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- Willow Grove Rockets Skate Club (8/15/18)
- Central Municipal Pool built in 1979 (8/13/18)
- Hecht's Store founder returns to Main street (8/8/18)
- Land acquired to build SEMO Port (8/6/18)
- St. Vincent's Seminary ends after 136 years (8/1/18)
Aug. 12, 1981 Southeast Missourian
In her second day on the job today, police aide Kathy Payne marks the tires on a car on Water street. She is one of two women hired by the city recently as part of a new system of administering parking tickets and fines.
Parking tickets easier to pay
By Greg Sellnow
Cape Girardeau residents who receive parking tickets will no longer need to be processed as if they had committed a major offense. Beginning Friday, a new system will go into effect which will make paying a parking ticket as painless as mailing the monthly phone bill.
For years the system for issuing and paying for parking tickets in the city has been complex and time consuming. Parking offenders for non-meter violations were issued a "dummy" ticket instructing them to appear at police headquarters, where a more formal ticket would be issued. After the city council ordered the meters removed, even overtime parking offenders were required to appear at Police Headquarters for a more formal citation.
At headquarters the housewife who had taken just a little too long trying to pick out the perfect birthday present, or the businessman who had parked on a yellow line just so he could run into the drug store to pick up a paper, was asked to answer many of the same questions inquired of more serious offenders: Height? Weight? Age? Driver license number?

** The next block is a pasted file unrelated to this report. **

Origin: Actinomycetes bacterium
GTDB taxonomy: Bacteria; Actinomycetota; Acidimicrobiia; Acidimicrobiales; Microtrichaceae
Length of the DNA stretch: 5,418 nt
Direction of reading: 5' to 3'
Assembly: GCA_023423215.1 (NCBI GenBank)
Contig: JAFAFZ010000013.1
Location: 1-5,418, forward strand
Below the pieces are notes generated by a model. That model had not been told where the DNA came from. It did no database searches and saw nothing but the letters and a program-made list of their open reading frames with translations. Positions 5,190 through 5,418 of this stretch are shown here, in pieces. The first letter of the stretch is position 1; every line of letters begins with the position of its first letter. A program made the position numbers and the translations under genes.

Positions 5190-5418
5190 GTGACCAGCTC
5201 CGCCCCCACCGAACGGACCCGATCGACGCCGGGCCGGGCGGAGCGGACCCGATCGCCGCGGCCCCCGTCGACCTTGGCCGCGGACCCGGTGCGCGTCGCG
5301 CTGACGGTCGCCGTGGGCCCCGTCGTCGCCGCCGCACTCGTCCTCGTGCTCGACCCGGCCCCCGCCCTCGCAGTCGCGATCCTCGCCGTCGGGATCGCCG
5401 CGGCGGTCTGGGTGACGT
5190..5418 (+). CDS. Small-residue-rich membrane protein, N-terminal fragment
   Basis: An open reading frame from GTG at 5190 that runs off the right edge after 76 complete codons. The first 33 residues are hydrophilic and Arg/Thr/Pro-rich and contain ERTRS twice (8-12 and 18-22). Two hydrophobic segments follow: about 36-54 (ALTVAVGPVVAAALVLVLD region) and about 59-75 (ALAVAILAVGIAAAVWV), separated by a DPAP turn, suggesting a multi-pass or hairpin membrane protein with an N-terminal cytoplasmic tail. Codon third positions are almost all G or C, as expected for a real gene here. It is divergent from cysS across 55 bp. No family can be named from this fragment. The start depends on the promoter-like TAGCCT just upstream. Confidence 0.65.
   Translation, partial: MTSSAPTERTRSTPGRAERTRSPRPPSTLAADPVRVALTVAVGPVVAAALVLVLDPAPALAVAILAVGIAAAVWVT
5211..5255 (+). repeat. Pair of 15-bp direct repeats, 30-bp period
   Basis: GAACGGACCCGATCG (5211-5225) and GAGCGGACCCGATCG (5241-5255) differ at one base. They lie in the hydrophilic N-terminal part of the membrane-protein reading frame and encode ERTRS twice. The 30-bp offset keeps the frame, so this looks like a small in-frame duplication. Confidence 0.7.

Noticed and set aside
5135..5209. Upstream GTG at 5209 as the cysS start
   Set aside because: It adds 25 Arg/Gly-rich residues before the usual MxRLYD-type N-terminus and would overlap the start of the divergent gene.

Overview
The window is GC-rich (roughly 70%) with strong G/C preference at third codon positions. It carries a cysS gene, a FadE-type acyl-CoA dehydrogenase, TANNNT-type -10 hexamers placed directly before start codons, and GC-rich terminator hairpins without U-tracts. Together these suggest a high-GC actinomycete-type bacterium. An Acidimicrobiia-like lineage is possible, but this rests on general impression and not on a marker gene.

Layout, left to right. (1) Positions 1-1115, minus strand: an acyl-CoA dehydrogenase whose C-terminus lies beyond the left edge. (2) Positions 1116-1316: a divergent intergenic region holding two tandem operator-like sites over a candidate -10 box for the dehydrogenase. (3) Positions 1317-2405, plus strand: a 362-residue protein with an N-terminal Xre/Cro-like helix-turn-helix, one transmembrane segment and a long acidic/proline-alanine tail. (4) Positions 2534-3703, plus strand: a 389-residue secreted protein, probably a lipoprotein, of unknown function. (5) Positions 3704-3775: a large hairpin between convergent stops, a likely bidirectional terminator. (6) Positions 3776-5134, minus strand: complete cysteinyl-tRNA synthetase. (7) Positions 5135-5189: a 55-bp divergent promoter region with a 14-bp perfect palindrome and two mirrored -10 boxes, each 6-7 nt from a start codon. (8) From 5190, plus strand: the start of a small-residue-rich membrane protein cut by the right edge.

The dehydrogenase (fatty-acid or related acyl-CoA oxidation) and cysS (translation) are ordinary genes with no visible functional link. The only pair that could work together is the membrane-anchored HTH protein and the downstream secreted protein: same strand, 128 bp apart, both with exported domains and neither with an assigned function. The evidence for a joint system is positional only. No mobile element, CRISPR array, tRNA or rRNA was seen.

After receiving this second ticket, called a Missouri Uniform Traffic Summons, the offender would be asked to pass down the hall to the Municipal Court clerk's office to pay the appropriate fine. Overtime parking and most other fines are $10, according to the municipal court clerk. The amount of the fines will remain the same.
According to Police Chief Henry H. Gerecke, the whole process took valuable time away from the individual who received the ticket, the shift commander who had to issue a second ticket and the court clerk who had to administer the fine.
Under the new system, patterned after a system formerly used in St. Louis, the parking offender will be issued a summons containing a form on which to fill out all of the pertinent information. The ticket will be complete with the amount of the fine and an envelope in which to mail the fine.
An individual who receives a parking ticket can simply affix an 18-cent stamp on the envelope and drop it in the mail. Then, it's over for the offender--that is, unless the check bounces. If the ticket is not paid within a week, a warrant will be issued.
Gerecke pointed out an individual, under the new system, will still have to appear at headquarters if he or she wishes to contest the ticket in order to be given a court date.
In addition to the ticket system, the department has also hired two new civilian "police aides" to issue parking tickets, allowing the two regular patrol officers who had formerly been assigned this duty to be re-assigned to the patrol division.
"This has allowed us to increase the size of the patrol division," Gerecke said. "There are some things within the police department that can be civilianized. This doesn't meet with universal agreement here, but it will enhance the performance of the department."
The two police aides, Kathy Payne and Debbie Mott, started training Aug. 1, and began issuing tickets Tuesday.
The changes were among those suggested by the Public Administration Service after that firm completed its study of the police department several months ago. However, Gerecke said the changes were not new ideas in Cape Girardeau.
"I tried to make these changes several times," the police chief said. "But they weren't granted (by the city)."